I recently reported on a 19 March press event at which Scott Corley, executive director of the pro—H-1B lobbying group Compete America, asserted that retraining experienced domestic workers for information technology (IT) posts provides "less value" for companies than employing foreign workers on temporary visas. I learned soon after—from labor force expert Ron Hira of the Rochester Institute of Technology—that many millions of dollars are available to change that value proposition.
On 19 February, U.S. Secretary of Labor Thomas Perez announced a $150 million program to pay for retraining and job placement for Americans suffering long-term unemployment. "About 20 to 30 grants ranging from $3 million to $10 million would be awarded to programs focused on individual counseling, job-placement assistance and work-based training that facilitate hiring for jobs in which employers currently use foreign workers on H-1B visas," writes Kristen B. Frasch at Human Resource Executive Online.
To pursue a policy of worker replacement today, under the guise of worker shortages, is to assure that in the future those shortages become real.
Even before Perez's announcement, federal job-training grants were available to help workers "obtain or upgrade employment in high-growth industries or economic sectors," and to help companies "reduce their use of skilled foreign professionals permitted to work in the U.S. on a temporary basis under the H-1B visa program," according the Catalog of Federal Domestic Assistance.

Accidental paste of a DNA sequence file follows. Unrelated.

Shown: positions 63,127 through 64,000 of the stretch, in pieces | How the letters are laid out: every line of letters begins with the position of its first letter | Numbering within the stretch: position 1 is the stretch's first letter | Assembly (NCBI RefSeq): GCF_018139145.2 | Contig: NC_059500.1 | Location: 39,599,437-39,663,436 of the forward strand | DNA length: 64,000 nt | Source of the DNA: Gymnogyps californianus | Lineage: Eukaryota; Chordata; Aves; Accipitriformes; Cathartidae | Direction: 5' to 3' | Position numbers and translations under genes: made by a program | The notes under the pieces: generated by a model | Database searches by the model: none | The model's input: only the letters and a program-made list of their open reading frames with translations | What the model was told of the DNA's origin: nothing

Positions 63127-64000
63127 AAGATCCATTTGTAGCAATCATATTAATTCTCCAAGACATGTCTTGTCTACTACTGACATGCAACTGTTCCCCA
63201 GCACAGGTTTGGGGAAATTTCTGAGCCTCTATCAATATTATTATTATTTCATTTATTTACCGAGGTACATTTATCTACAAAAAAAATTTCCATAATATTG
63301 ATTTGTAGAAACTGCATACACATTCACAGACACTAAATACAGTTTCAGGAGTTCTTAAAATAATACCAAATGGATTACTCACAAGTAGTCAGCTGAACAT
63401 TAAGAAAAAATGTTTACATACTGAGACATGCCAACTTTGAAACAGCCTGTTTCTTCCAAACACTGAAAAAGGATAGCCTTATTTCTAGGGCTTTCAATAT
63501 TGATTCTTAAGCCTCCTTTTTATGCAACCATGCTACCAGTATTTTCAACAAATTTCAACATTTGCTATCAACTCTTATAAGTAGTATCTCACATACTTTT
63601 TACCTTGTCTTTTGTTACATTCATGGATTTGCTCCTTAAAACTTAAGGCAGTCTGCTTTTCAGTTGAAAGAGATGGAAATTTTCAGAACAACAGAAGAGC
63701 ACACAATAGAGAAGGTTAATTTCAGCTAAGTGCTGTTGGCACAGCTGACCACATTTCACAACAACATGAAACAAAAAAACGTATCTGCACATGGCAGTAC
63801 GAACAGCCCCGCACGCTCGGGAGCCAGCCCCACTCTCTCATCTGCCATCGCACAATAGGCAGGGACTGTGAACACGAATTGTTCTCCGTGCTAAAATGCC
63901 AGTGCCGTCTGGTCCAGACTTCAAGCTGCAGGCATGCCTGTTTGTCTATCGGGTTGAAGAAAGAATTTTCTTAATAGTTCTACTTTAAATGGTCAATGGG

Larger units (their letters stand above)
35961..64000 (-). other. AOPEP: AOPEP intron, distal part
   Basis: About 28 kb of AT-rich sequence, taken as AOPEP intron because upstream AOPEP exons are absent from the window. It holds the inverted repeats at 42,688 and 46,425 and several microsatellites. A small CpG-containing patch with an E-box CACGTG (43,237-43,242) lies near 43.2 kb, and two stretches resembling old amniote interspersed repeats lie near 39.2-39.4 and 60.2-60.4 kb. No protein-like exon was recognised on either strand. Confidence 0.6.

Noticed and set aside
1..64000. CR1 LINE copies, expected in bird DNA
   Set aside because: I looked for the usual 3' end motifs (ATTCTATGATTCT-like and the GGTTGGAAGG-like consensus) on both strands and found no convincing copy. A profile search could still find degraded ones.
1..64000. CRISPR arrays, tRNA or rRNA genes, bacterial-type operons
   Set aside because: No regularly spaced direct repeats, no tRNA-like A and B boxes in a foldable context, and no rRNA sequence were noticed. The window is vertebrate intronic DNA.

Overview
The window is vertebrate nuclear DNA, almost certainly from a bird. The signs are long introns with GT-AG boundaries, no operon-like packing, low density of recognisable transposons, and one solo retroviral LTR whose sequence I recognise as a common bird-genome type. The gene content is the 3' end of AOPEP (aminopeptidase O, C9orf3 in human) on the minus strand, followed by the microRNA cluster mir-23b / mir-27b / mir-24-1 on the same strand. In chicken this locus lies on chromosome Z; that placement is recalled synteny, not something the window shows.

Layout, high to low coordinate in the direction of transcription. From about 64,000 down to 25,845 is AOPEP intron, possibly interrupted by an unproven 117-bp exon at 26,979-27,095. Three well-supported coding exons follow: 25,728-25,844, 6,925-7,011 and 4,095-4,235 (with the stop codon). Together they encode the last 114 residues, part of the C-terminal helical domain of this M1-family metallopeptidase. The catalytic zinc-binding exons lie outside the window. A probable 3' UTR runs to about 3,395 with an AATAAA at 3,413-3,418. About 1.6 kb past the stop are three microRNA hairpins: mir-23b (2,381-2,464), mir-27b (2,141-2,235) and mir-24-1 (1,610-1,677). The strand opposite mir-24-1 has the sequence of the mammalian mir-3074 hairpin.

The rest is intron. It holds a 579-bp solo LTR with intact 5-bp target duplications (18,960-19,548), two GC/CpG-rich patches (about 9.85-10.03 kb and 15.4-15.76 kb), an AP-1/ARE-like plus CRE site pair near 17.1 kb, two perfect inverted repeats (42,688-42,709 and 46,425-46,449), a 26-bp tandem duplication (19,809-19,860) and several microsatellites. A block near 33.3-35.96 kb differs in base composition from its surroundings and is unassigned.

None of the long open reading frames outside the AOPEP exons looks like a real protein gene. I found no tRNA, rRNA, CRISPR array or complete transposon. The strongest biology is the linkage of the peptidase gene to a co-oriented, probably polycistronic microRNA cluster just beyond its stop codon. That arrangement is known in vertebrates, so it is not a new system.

The 19 March event was focused mainly on the IT industry, but pharmaceutical companies have at times pursued similar policies, simultaneously laying off scientists, claiming shortages of skilled workers, and seeking H-1B relief. Laid-off pharma scientists would no doubt benefit from well-conceived retraining, just like their IT peers.
At the same 19 March event, Dartmouth College economist Matthew Slaughter added, in defense of the industry's preference for replacement over retraining, "it's not easy to retrain people." Indeed it isn't easy—but it is essential because the cost of casting aside skilled technology workers, to society and to the workers themselves, is very high.
This is not an issue of the United States versus foreign workers; it's about the abandonment of experienced, skilled staff. In another example, The Boeing Company has announced that some 2000 engineers at its Seattle, Washington facility will be laid off when the company moves their functions to Alabama, Missouri, and South Carolina. The bulk of the affected employees, the company indicates, will not be eligible to apply for jobs at the new facilities.
This is not to argue that companies do not have the right to make business decisions that result in layoffs. It is to argue, rather, that highly skilled and experienced technical workers are a precious national resource. If scientific and technical skills are indeed in short supply, workers that already have these hard-earned skills should be conserved, not discarded, even if conserving them requires retraining them.
Over the long term, it's likely that employers, too, will share the cost of policies that favor replacement over retraining. As we've said many times, young people who are smart enough to become scientists and engineers are also smart enough not to invest many years in training for careers that are likely to end abruptly in what should be their prime earning years. To pursue a policy of worker replacement today, under the guise of worker shortages, is to assure that in the future those shortages become real. The initiatives that Perez announced may be a step in changing this dubious value proposition. Let us hope.